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Review: HotSpot@Home means the emergence of convergence

Capable of automatic handoffs between cellular and VoIP

By Bill O'Brien
July 16, 2007 12:00 PM ET

Computerworld - There are cell phones, which are nearly ubiquitous these days, and there are landline phones, which most of us have in our homes. There's been a lot of talk about converging both types of service so people will need only one phone and one phone number, but that hasn't happened -- until now.

T-Mobile's HotSpot@Home service, which the cellular operator just made available in all its service areas, is probably the first converged mobile/fixed service available to consumers throughout the U.S. It enables you to use one phone to make both cellular calls when you're mobile and Wi-Fi-based voice-over-IP calls when you're stationary.

Better still, it transfers calls seamlessly between the two types of network so that if you walk out of range of one network, the call can continue without interruption on the other network.

Getting started

T-Mobile gives you two phone choices if for its HotSpot@Home service: the Nokia 6086 and the Samsung t409. The Nokia has music capability and is an international phone. The Samsung will give up to eight days of standby time vs. Nokia's five.

Once you pick your phone, you must add a service plan and possibly some additional hardware. T-Mobile will happily sell you a wireless router with a T-Mobile brand on it that, it turns out, will be from either Linksys or D-Link. However, you don't need one of T-Mobile's routers if you already have one. There's only one small difference: setting up security. If your router is password-protected, you'll have to enter the password on the phone before it can connect. With one of T-Mobile's routers, you simply press a button.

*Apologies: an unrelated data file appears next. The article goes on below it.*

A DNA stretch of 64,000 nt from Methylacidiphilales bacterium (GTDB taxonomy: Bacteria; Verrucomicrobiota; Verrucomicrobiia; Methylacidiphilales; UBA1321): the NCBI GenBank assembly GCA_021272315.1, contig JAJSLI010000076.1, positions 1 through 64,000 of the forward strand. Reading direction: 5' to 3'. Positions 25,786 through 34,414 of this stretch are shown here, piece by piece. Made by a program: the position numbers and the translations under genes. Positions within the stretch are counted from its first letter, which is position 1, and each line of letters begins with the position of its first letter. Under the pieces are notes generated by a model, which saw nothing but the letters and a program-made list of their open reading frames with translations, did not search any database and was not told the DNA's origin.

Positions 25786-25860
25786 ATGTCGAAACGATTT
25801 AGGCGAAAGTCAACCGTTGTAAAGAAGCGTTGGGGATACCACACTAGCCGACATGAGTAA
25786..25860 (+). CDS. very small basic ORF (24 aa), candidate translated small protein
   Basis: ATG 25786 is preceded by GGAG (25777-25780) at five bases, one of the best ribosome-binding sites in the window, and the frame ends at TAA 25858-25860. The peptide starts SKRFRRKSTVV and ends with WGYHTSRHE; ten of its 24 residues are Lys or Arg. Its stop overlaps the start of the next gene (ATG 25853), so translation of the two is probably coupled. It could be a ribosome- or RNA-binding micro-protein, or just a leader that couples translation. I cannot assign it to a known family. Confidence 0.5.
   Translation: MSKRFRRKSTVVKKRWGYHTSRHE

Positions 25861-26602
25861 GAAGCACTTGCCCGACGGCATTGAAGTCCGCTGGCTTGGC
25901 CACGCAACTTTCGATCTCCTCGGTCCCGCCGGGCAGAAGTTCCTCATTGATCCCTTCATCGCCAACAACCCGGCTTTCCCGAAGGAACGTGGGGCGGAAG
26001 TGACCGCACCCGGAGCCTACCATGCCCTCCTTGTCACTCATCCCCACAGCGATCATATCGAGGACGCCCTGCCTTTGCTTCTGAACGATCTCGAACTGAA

All told, you can leave the T-Mobile online store with a phone, a plan, HotSpot@Home service and a router, having shelled out just about $100 immediately for the hardware. In addition, you'll pay a one-time $35 activation fee and as little as $50 per month thereafter, depending on which plan you choose and current incentives.

Connecting to Wi-Fi

With this system, there are cellular calls, Wi-Fi calls and calls that switch from one to the other when you walk out of range of one network and into range of the other. Not surprisingly, cellular calls operated precisely as expected.

We encountered absolutely no problems making Wi-Fi calls -- as long as we could connect. This system doesn't miraculously cure Wi-Fi dead spots in the home, of course. Usually, a remedy simply means shifting position a bit to get out of the basement or to clear the two walls lined with metal kitchen appliances that stand between the phone and the router. Once such hurdles were cleared, sound quality was surprisingly clear and crisp.



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